by Bente Gallagher (and Jennie Bentley)
So we’ve heard some totally creepy and cool stories this month, haven’t we? True creepiness as well as fictional. I know I’ve gotten chills more than once during October.
As promised, I’m back to talk a little bit about a few of my favorite supernatural stories and books.
And no, I’m not talking about Stephen King. There’s no doubt in my mind that he’s written the best book ever on writing, called – coincidentally – “On Writing,” but I can’t read his novels. They give me the creeps. And not in a good way.
Back in the late 1960s, when I was just slightly more than a gleam in my mother’s eye, one of my all-time favorite authors started publishing books. Her name is Barbara Mertz, but she started writing as Barbara Michaels, and a few years later as Elizabeth Peters, when her publisher told her she was too prolific for just one pseudonym.
(Nice problem to have, innit?)
In 1968, she published a book called “Ammie, Come Home,” about a house in Georgetown and the people who lived there. Ruth was a non-traditional romantic heroine for that time: a divorced woman over 40. Pat was a non-traditional hero: also older, and going gray, with a face described as ‘lived in.’ There was a younger couple too: Ruth’s niece Sara, living with her aunt while attending Georgetown University, and Sara’s boyfriend Bruce. And then there were the ghosts. Three of them. I won’t give you the specifics, because I’d really love for you to read the book, but it has bar none the creepiest, most evocative description of possession I’ve ever read. 40+ years after it was written, it still manages to give me chills.
It’s not the only ghost story she’s written; not by a long shot. Most of the Barbara Michaels books are paranormal, and a few of the Elizabeth Peters books have that element too, most prominently “Devil May Care.” A few of my other favorites are “Witch,” “The Walker in Shadows,” “The Crying Child,” and “House of Many Shadows.”
Much more recently – as in last week – I read Jennifer Crusie’s latest novel, “Maybe This Time.” It’s also a ghost story. With multiple ghosts. A few instances of possession. And a lovely, lovely twist at the end. It’s also a love story, of course, as are all of Crusie’s books. She’s another of my favorite authors, although supernatural is not her usual stock in trade. The only other that I can think of off the top of my head was the book before this one, “Wild Ride,” written with Bob Mayer, and it’s about demons. A demon-possessed amusement park in Southern Ohio, loosely based on King’s Island. (I drove past it the first weekend of the month, on my way up to Columbus for the Central Ohio Fiction Writers Conference, and I gazed open-mouthed at the big rollercoaster on our way past; in the book it’s called the Dragon Coaster.) Highly recommended! Both of’em.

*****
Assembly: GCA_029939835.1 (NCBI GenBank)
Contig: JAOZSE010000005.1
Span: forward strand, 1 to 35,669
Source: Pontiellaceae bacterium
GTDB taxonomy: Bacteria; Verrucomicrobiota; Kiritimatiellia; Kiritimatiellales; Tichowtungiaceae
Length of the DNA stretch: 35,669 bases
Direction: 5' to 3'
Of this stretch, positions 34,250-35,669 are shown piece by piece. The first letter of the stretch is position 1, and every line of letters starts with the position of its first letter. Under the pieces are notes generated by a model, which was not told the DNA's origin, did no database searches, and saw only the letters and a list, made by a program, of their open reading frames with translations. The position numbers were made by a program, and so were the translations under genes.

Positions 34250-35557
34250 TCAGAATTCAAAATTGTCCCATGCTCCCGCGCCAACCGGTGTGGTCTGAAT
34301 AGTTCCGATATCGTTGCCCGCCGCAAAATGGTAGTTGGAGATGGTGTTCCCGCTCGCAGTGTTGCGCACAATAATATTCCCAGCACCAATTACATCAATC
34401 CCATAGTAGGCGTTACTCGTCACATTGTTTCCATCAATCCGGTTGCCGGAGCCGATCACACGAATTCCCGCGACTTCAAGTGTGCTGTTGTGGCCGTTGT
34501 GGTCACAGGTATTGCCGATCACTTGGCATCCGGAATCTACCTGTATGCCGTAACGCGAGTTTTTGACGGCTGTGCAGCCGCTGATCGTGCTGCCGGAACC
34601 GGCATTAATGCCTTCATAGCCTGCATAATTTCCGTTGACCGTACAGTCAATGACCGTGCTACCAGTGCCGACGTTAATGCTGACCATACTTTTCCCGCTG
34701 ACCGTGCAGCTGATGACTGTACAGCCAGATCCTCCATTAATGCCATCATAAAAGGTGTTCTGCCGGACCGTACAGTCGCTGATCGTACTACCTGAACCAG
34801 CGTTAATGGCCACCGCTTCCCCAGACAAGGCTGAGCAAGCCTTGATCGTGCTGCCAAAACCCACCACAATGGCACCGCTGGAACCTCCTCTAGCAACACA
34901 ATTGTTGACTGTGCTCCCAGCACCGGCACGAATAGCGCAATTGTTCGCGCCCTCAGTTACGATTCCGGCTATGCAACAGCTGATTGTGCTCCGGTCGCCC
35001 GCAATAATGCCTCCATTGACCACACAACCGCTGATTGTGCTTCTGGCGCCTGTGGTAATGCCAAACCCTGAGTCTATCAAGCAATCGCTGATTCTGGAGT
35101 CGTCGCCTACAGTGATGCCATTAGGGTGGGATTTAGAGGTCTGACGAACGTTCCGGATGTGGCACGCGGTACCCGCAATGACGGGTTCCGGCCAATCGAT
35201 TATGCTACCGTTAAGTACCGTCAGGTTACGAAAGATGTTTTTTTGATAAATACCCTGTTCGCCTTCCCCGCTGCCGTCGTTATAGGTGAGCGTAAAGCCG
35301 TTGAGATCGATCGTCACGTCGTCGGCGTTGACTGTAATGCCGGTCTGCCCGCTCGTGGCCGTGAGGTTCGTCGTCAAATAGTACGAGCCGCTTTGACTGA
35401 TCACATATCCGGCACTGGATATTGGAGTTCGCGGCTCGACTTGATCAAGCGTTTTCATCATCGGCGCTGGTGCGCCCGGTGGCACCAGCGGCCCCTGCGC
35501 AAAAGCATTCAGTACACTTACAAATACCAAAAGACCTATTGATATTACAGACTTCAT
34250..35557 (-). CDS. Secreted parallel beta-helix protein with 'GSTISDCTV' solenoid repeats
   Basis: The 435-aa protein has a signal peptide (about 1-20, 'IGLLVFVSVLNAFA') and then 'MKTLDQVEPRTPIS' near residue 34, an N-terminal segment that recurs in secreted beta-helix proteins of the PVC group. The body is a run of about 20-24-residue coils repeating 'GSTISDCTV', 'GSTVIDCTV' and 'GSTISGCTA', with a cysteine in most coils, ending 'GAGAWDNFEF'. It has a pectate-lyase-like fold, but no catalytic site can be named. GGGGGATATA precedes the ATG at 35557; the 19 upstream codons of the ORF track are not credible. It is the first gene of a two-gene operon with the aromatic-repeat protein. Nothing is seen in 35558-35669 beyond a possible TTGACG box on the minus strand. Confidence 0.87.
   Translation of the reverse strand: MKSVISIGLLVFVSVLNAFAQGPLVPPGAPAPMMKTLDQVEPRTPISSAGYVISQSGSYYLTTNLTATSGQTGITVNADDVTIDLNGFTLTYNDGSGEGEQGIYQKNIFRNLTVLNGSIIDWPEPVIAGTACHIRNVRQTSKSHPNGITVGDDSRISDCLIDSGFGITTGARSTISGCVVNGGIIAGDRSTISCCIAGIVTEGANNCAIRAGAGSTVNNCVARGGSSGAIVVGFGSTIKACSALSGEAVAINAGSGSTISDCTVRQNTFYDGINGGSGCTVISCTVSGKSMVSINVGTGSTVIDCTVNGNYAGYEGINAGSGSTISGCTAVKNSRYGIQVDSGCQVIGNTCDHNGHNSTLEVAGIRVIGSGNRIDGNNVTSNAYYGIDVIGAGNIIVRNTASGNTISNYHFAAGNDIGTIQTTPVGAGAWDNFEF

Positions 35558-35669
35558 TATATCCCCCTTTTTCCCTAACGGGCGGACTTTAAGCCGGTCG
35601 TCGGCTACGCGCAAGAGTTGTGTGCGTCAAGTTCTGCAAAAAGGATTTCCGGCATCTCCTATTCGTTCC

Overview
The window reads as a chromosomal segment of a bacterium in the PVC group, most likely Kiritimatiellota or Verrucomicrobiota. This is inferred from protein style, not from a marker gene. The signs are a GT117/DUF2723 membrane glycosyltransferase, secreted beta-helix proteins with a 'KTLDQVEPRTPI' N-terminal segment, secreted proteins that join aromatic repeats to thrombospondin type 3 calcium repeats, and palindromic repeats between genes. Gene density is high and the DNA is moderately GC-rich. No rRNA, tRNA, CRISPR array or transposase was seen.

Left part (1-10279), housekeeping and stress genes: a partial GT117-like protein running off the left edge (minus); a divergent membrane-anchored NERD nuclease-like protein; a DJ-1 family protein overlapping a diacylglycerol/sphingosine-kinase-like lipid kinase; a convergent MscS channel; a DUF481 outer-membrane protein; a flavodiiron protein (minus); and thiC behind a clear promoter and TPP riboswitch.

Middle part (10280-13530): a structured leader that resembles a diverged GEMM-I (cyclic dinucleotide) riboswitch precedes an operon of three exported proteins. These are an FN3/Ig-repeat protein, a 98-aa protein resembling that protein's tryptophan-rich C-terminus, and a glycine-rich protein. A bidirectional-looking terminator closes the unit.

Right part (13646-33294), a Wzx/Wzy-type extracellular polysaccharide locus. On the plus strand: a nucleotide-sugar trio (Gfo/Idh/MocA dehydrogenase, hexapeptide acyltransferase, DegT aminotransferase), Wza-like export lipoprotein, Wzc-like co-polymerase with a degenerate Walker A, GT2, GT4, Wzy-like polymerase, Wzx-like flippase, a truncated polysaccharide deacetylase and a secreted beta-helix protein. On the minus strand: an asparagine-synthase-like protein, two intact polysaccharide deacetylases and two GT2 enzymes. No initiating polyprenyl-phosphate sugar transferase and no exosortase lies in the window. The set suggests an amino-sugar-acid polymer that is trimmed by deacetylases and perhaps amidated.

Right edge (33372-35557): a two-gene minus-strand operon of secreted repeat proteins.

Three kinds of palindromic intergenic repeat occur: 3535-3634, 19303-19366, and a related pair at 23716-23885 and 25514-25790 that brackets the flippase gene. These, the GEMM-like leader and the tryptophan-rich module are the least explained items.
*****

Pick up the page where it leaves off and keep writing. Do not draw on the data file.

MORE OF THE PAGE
Lillian Stewart-Carl has written a ton of books about ghosts. The Jean Fairbairn/Alastair Cameron series (four so far, starting with “The Secret Portrait”) has ghosts in every book, as does the trilogy “Ashes to Ashes,” “Dust to Dust,” and “Garden of Thorns.”
Most of Lillian Stewart-Carl’s books are set in or deal with Scotland, including “Shadows in Scarlet.” Its heroine, Amanda, is a guide at a historic home in Virginia, where she encounters the ghost of Scotsman James Grant, and falls in lust with him. There’s even a sex scene. The first and only sex scene between ghost and human I’ve ever read, and she pulls it off quite well, I might add. I totally bought it. However, when Amanda goes to Scotland to bring Jamie’s bones home, Jamie’s spirit tags along, and when Amanda meets Jamie’s flesh and blood modern-day descendant – and lookalike – Malcolm, and falls in love with him, let’s just say that Jamie’s not too happy.
Read the book to find out what happens. You won’t regret it. Just like you won’t regret reading any of the others.
So what are some of your favorite ghostly books? Care to share?